Adelson’s RAWA Anti-Online Gambling Ban Omitted From Government Spending Bill

Sheldon AdelsonRestore America’s Wire Act, also known as the RAWA anti-online gambling bill, will not form a part of the federal omnibus spending bill, ending the speculation that Sheldon Adelson, a casino tycoon and chairman of Las Vegas Sands Corporation, which operates The Venetian and The Palazzo Las Vegas casinos, might find some way to maneuver the bill through the legislative process at least for the time being.

This year’s omnibus spending bill was getting a lot of attention from the online poker community because it was viewed as a likely target for special lobbyist groups that saw it as an opportunity to include a small addition to the government spending bill that lawmakers could potentially approve at the last minute.

Sound all too familiar? It is because this is precisely what happened when the Unlawful Internet Gambling Enforcement Act (UIGEA) became law in 2006. This came about because the UIGEA act was attached to the SAFE Port Act on the final day of Congress, which addressed port security issues relating to post 9/11 security concerns.

This time around, however, there was speculation that Senator Harry Reid might be working with Sheldon Adelson to get the RAWA act added to the pending spending bull during the lame duck session. With Harry Reid facing the potential loss of control in the Senate in his 2016 re-election bid in Nevada, it’s not unthinkable that he might help pass Adelson’s RAWA to ban online gambling in the United States, since it would likely result in Adelson not funding his opponent’s political campaign, which he has been known for doing in the past.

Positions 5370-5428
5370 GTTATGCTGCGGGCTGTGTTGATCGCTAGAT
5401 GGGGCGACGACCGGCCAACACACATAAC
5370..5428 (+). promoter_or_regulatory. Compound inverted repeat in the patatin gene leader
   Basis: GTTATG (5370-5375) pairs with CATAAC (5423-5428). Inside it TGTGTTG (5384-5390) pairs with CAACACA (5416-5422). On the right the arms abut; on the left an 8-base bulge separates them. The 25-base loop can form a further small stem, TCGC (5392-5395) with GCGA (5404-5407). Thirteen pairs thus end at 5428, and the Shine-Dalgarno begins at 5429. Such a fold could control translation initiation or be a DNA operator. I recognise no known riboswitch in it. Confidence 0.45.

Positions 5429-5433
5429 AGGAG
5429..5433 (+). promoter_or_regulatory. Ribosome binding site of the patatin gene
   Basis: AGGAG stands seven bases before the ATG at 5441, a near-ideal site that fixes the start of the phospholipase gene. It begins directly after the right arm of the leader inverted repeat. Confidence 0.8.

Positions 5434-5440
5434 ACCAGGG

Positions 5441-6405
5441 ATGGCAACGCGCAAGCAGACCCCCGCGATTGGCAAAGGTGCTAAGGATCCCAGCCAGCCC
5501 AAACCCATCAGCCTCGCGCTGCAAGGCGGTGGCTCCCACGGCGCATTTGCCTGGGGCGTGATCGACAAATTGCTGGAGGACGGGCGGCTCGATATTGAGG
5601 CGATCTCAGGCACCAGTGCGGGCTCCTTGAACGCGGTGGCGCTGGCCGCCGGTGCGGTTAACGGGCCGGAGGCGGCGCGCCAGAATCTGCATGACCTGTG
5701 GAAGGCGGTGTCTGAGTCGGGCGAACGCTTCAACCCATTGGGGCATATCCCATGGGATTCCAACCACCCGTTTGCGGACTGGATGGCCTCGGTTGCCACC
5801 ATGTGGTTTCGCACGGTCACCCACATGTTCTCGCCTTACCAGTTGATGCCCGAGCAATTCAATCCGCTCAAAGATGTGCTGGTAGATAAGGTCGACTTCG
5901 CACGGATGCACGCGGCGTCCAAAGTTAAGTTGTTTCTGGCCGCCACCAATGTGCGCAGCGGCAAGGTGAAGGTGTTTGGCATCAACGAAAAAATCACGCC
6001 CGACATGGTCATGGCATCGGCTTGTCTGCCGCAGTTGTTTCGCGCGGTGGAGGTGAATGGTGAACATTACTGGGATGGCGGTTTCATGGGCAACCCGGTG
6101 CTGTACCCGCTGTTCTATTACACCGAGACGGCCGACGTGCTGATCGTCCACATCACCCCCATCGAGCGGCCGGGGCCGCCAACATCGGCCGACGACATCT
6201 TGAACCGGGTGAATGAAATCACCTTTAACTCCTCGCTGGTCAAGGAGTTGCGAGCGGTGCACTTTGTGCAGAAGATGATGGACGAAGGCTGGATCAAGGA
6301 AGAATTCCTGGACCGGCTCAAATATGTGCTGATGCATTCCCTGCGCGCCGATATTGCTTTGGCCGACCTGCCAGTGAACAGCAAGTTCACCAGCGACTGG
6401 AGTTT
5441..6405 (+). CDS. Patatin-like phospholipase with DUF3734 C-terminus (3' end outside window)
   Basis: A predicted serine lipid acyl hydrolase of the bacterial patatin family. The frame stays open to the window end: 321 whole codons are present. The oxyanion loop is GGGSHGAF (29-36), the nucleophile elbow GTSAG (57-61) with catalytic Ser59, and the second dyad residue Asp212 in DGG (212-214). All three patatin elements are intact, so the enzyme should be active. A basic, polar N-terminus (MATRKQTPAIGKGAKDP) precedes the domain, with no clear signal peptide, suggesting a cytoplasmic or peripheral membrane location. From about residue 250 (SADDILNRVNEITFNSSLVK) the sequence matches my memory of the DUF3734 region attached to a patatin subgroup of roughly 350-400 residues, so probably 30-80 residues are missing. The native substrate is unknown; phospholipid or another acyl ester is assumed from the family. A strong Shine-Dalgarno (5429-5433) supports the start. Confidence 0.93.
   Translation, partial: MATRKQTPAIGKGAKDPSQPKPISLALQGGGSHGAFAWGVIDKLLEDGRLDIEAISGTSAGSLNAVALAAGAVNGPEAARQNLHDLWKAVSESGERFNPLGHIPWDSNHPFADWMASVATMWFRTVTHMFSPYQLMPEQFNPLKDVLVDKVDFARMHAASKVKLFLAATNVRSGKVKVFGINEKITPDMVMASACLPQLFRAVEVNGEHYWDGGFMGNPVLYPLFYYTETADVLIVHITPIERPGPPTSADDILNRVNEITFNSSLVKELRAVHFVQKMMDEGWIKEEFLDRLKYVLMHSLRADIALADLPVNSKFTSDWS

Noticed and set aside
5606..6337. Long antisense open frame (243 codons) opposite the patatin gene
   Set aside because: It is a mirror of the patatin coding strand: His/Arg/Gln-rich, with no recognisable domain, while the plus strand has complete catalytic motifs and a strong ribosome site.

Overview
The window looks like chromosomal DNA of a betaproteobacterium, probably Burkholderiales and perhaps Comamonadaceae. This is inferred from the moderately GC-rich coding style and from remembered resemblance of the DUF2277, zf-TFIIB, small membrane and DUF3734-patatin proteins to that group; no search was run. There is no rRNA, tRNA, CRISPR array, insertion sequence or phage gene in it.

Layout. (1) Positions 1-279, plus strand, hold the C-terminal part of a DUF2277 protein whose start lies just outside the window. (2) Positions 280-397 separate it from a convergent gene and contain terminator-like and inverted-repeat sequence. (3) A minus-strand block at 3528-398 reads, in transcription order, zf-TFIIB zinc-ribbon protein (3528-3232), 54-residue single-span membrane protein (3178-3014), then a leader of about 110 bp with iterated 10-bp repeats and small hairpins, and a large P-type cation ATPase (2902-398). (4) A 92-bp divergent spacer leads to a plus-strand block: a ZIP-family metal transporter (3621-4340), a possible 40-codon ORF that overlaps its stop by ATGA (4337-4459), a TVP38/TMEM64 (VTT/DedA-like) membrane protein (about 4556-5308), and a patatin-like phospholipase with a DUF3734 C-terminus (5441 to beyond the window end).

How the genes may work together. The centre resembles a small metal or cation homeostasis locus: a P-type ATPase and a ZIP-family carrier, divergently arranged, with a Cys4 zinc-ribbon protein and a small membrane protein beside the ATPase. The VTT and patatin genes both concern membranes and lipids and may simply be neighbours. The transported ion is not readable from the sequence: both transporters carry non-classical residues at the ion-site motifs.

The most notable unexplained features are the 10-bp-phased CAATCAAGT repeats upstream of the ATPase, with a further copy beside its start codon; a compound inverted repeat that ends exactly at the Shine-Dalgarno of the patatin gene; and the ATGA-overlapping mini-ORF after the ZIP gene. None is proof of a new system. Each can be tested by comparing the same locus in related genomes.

Senate Majority Leader Harry Reid has previously expressed support for anti-online gambling legislation, but provided an exclusion for online poker because it’s seen as a game of skill instead of a game of chance, much like Nevada’s legalized online gaming industry today, which offers regulated online poker but no other forms of real money online gambling.

The irony of it all is that Adelson is a billionaire Las Vegas casino magnate, and his casino properties in Las Vegas offer mobile sports betting, which is essentially a form of gambling online. Adelson also thinks that online gambling will cannibalize land-based casino revenue, which again ironically, even with the Atlantic City casino closures, is better now than ever before. A market which previously had two major players, Las Vegas and Atlantic City, has since changed and seen its power shift to to neighbouring state Pennsylvania, which is now the second largest casino market in the United States. Pennsylvania only stands behind Las Vegas.

Online gambling in the United States where it’s legal has disappointed hugely in terms of revenue. Ultimate Gaming closed its doors in the legalized Nevada market after struggling to make a profit. The state-by-state approach to online gaming has made it extremely difficult for operators to create viable gaming sites, although the revenues derived from online gambling is still viewed by many as necessary to boost the economy and tax revenues.

Officials from Caesars Entertainment, which owns and operates online gaming sites in New Jersey and Nevada, expressed their pleasure with the omission of any anti-online gambling ban in the United States. Caesars Senior Vice President Jan Jones Blackhurst said. “We’re pleased this issue will be discussed openly and not hidden in some omnibus bill.

So Adelson will need to shelve his plans for the rest of the year. Reid said in a brief comment that “If we can’t get it into the omnibus, it won’t be in anything.” Despite their political differences, Reid and Adelson have a friendly relationship, even though the casino tycoon is a major donor to the Republican Party, a recipe which could bode well in the future.